7. A laminated film comprising a unidirectionally molecularly oriented, high density, linear, crystalline polyethylene lamina fusion laminated to a molecularly oriented, low density polyethylene lamina.

8. A laminated film comprising a unidirectionally molecularly oriented, linear, crystalline polypropylene lamina laminated to a low density polyethylene lamina.

9. A laminated film comprising a unidirectionally molecularly oriented, linear, crystalline poly-alpha-butene lamina laminated to a low density polyethylene lamina.

10. A laminated film comprising a unidirectionally molecularly oriented, high density, linear, crystalline polyethylene lamina laminated to a low density polyethylene lamina, at least a portion of said low density polyethylene lamina being molecularly unoriented.

11. A laminated film comprising a unidirectionally molecularly oriented, linear, isotactic, crystalline polyalpha-alkene lamina laminated to a low density polyethylene lamina.

l2. A sealed package having panels of polyalkene film, at least one of said panels being a laminated film comprising a plurality of laminae, at least one of said laminae comprising unidirectionally molecularly oriented, linear, crystalline polyalkene and at least one of the remainder of said laminae comprising polyethylene, said panels being sealed along at least a marginal area of an edge thereof, the linear, crystalline polyalkene of at least one of said panels retaining its molecular orientation in said marginal area, and wherein multiple laminae of the molecularly oriented, linear, crystalline polyalkene and arranged with the molecular orientation in the same direction, the marginal sealed area characterized by unidirectional tearability inthe direction of orientation for easy opening.

13. A package according to claim 12 wherein the linear, crystalline polyalkene is high density, linear, crystalline polyethylene.

14; A package according to claim 12 wherein the linear, crystalline polyalkene is linear, crystalline polypropylene.

15. A package according to claim 12 wherein the linear, crystalline polyalkene is poly-alpha-butene.

16. A heat sealed package having panels of polyalkene film, at least one of said panels being a laminated film comprising a plurality of laminae, at least one of said laminae comprising unidirectionally molecularly oriented, linear, crystalline polyalkene and at least one of the remainder of said laminae comprising a low density polyethylene lamina on at least one surface of said film, said panels being heat sealed along the marginal area of the edges thereof with said low density polyethylene laminae of at least one of said panels facing into said package, the linear, crystalline polyalkene lamina of at least one of said panels retaining its molecular orientation in said marginal area, and wherein multiple laminae of the molecularly oriented, linear, crystalline polyalkene are arranged with the molecular orientation in the same direction, the marginal sailed area characterized by unidirectional tearability in the direction of molecular orientation for easy opening.

17. A sealed package having panels comprising a unidirectionally molecularly oriented, high density, linear, crystalline polyethylene lamina laminated to a low density polyethylene lamina, said panels arranged so that the direction of unidirectional molecular orientation therein is in the same direction, said panels being sealed along the marginal area of the edges thereof, at least one high density polyethylene lamina retaining its molecular orientation in said marginal area, the marginal sealed area characterized by unidirectional tearability in the direction of orientation for easy opening.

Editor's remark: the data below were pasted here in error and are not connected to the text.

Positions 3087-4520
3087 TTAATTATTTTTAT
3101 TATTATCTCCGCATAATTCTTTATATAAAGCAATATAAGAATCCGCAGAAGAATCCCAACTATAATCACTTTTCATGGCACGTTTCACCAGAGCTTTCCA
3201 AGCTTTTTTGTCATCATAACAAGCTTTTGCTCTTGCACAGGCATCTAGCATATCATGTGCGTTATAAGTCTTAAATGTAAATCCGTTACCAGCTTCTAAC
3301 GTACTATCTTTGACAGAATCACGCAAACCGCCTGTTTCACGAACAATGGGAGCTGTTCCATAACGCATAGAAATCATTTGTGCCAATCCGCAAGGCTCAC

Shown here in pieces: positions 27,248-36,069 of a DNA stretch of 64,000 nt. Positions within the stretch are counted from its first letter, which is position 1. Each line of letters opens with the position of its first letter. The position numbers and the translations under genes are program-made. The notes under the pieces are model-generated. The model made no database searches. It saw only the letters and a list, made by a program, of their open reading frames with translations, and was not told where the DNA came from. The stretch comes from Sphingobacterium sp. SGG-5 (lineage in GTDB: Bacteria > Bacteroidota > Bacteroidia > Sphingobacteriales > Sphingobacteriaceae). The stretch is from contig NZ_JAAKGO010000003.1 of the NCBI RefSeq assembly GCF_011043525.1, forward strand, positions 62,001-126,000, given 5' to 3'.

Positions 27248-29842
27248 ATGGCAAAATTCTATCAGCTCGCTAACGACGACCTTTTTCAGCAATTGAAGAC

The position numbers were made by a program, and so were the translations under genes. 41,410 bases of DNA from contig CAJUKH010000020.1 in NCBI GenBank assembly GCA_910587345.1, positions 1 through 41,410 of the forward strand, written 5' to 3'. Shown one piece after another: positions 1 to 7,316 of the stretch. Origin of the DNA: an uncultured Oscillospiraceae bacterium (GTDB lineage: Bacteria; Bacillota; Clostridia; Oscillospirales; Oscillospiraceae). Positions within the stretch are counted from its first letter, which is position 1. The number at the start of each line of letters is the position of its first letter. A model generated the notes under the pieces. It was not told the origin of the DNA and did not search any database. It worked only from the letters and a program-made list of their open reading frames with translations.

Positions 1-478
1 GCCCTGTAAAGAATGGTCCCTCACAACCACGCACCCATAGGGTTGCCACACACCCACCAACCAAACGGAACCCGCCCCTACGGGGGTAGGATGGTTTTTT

18. A heat sealed package having panels comprising a unidirectionally molecularly oriented, high density, linear,

' crystalline polyethylene lamina'laminated to a low density polyethylene lamina, said panels arranged so that the direction of unidire'ctionally molecular orientation therein is in the same direction and with the low density polyethylene laminae'facing into the package, said panels being heat sealed along the marginal area of the edges thereofwith the low density polyethylene lamina of each panel at the edges in face-to-face contact, at least one high density polyethylene lamina retaining its molecular orientation insaid marginal area, the marginal sealed area characterized by unidirectional tearability in the direction or orientation for easy opening;

19. A heat sealed package having panels comprising a unidirectionally molecularly oriented, high density, linear, crystalline polyethylene lamina laminated to a unidirectionally molecularly oriented, low density polyethylene lamina, the laminae arranged with the direction of molecular orientation therein being the same in each lamina, said panels arranged so that the direction of molecular orientation therein is in the same direction and with the low density laminae facing into the package, said panels being heat sealed along the marginal area of the edges thereof with the low density polyethylene laminae of the panels at the edges in face-to-face contact, at least one high density, crystalline polyethylene lamina retaining molecular orientation in said marginal area, the marginal sealed area characterized by unidirectional tearability in the direction of orientation for easy open mg.

References Cited in the file of this patent UNITED STATES PATENTS 2,402,982 Steenbergen July 2, 1946 2,439,716 Camfield et al Apr. 13, 1948 2,659,934 Burgess Nov. 24, 1953 2,679,969 Richter June 1, 1954 2,816,883 Larchar et al. Dec. 17, 1957 2,822,357 Brebner et al. Feb. 4, 1958 UNITED STATES PATENT OFFICE CERTIFICATE OF CORRECTION Patent No; 2,956,323 October 18, 1960 Ludwig 'lritseh It is hereby certified that error appears in the printed specification of the above numbered patent requiring correction and that the said Letters Patent should read as corrected below.

Column-3 line 59, for 'vmarignal-i read marginal column 9., line 17 for "laminate"? read laminae column 11, line 5 for "and" read are line 24L for .i'laminae read lamina line 31 for "sailed" read sealed column 12,, line 16, for "or" read of Signed and sealed this 11th day of April 1961.

(SEAL) Attest:

EWELSPWLEWPER ARTHUR W. CROCKER Attesting Officer Acting Commissioner of Patents

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Classifications
U.S. Classification428/35.2, 383/200, 383/908, 156/308.4, 156/292, 383/116, 206/484
International ClassificationB29C43/30, B65D75/26, B32B27/00, B65D65/40
Cooperative ClassificationB32B27/00, Y10S383/908, B65D75/26, B29C43/305
European ClassificationB29C43/30B, B32B27/00, B65D75/26